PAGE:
Vermont is poised to become the first state to call for an amendment to abolish the doctrine known as “Corporate Personhood” which gives corporations constitutional rights meant to protect people.
Hawaii and New Mexico have passed resolutions against the Citizens United v. FEC ruling by the Supreme Court, but the Vermont resolution goes beyond simply overturning that case and aims to remove corporations from the constitution altogether and make clear that money is not speech and that campaign spending and political contributions can be regulated by the government.
“Citizens across the country are putting Congress and the Supreme Court on notice that an amendment is coming. Legislatures can either join the Movement to Amend or get out of the way,” stated Kaitlin Sopoci-Belknap of Move to Amend. “Americans of all political persuasions are on board with an amendment to put We the People in charge of our government, not corporations. It is great to have the Vermont Senate step up to join the cause.”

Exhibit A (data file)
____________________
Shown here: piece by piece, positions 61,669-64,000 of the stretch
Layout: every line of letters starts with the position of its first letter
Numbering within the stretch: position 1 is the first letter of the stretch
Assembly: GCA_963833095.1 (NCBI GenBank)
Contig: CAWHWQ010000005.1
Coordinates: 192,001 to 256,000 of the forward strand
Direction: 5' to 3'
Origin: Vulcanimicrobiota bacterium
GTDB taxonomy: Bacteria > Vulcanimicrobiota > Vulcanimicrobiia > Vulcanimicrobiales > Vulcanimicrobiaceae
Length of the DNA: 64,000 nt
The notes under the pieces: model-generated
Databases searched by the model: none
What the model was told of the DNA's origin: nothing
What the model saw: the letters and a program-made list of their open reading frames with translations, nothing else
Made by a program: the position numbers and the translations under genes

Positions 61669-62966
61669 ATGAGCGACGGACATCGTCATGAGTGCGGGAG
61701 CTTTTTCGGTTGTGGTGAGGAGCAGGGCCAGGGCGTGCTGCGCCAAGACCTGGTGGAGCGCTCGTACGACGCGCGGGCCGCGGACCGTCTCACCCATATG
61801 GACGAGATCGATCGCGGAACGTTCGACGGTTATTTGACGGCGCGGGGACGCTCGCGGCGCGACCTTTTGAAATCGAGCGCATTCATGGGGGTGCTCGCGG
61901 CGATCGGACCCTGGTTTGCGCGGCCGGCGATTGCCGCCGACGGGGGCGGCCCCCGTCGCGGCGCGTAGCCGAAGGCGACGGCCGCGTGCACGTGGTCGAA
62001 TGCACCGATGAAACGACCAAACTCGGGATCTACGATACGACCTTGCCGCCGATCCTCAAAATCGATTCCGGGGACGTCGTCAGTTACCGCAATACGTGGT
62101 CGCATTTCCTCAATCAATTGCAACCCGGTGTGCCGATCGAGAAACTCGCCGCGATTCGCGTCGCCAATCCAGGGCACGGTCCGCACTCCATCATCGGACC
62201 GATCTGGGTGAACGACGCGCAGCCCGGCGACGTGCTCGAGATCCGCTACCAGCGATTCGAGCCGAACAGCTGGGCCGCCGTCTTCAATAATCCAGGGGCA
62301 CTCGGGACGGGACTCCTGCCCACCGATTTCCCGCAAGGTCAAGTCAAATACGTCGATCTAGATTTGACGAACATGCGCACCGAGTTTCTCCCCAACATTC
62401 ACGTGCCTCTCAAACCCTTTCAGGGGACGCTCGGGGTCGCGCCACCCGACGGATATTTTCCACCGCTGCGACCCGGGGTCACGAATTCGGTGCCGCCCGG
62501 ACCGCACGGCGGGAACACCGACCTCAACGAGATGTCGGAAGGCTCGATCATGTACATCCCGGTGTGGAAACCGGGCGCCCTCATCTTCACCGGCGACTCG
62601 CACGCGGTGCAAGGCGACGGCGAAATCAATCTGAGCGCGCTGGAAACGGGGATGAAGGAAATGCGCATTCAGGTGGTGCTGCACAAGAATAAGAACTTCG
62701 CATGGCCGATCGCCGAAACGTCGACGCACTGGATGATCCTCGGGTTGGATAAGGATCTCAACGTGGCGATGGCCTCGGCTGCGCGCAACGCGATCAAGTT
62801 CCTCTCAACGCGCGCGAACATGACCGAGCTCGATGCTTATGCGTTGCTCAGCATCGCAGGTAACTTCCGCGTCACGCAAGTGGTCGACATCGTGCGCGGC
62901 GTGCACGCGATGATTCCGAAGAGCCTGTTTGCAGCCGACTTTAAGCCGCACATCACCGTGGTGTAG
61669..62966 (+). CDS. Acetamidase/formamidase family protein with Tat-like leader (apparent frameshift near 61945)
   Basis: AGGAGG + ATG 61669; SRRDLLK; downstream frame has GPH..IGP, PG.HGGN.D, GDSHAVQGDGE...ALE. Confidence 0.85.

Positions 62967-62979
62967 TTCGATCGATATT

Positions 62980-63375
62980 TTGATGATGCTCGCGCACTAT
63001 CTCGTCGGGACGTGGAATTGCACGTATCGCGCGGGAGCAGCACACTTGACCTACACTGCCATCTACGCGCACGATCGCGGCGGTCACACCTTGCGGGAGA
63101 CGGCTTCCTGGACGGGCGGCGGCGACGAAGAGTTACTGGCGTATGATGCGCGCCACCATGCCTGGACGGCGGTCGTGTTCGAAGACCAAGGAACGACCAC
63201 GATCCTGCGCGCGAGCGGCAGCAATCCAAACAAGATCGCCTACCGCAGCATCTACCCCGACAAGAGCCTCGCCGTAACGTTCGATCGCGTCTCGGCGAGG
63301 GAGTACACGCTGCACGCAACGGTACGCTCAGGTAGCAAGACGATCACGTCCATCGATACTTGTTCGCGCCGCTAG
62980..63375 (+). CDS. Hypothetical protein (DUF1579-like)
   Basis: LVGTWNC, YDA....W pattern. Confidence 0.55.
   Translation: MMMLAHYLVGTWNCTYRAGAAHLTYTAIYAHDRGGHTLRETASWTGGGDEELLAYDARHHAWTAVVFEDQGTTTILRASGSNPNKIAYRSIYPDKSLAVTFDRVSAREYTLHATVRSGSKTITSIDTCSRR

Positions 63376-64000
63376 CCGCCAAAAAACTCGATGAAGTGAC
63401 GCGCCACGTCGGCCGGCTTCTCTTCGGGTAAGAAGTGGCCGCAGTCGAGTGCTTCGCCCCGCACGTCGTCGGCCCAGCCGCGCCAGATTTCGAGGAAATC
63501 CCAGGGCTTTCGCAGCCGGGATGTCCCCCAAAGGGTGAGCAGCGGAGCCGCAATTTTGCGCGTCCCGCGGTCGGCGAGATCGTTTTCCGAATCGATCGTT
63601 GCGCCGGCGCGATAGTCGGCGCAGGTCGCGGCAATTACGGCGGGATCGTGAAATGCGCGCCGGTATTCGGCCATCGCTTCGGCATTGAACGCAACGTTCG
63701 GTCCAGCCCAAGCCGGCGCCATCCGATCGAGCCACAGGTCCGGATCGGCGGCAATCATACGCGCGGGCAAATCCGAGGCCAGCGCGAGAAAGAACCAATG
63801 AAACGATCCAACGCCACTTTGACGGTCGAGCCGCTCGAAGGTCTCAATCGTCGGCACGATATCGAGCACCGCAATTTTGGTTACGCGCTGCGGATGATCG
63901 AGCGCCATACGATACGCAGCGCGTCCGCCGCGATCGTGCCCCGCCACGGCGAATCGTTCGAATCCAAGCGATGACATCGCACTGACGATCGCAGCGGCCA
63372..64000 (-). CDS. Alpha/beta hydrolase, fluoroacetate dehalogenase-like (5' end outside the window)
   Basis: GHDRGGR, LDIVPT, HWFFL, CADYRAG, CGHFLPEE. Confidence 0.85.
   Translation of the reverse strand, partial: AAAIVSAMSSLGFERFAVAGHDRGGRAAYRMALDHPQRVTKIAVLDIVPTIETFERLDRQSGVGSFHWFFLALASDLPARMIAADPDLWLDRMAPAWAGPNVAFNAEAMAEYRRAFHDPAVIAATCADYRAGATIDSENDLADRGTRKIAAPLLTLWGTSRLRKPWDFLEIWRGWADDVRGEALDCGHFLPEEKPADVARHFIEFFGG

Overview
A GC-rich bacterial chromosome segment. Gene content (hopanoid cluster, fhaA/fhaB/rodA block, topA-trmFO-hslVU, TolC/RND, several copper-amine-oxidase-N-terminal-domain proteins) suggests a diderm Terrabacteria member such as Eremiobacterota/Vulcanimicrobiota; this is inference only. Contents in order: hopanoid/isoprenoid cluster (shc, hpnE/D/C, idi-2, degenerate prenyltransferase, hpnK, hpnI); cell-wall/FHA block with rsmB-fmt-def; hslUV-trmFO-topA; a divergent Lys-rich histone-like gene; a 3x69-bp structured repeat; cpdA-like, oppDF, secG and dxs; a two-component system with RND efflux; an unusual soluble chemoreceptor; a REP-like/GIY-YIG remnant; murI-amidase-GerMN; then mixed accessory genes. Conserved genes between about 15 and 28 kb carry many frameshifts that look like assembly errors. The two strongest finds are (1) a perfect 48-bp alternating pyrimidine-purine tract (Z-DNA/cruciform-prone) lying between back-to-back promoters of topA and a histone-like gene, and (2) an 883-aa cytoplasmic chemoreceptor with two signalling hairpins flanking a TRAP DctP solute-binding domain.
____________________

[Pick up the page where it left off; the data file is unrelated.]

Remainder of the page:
Partners in the Vermont effort include Vermonters Say Corporations Are Not People; Public Citizen; Women’s International League for Peace and Freedom; Vermont Peace & Justice Center; VPIRG; Common Cause Vermont; Occupy Burlington; Ben Cohen and Jerry Greenfield, founders of Ben & Jerry’s Homemade Inc.; Vermont Businesses for Social Responsibility; Rural Vermont; Vermont Workers Center; and Vermont Action for Peace.
What was revealed in the audit was startling: $16,000,000,000,000.00 had been secretly given out to US banks and corporations and foreign banks everywhere from France to Scotland. From the period between December 2007 and June 2010, the Federal Reserve had secretly bailed out many of the world’s banks, corporations, and governments. The Federal Reserve likes to refer to these secret bailouts as an all-inclusive loan program, but virtually none of the money has been returned and it was loaned out at 0% interest.
Citigroup: $2.5 trillion ($2,500,000,000,000)
Morgan Stanley: $2.04 trillion ($2,040,000,000,000)
Merrill Lynch: $1.949 trillion ($1,949,000,000,000)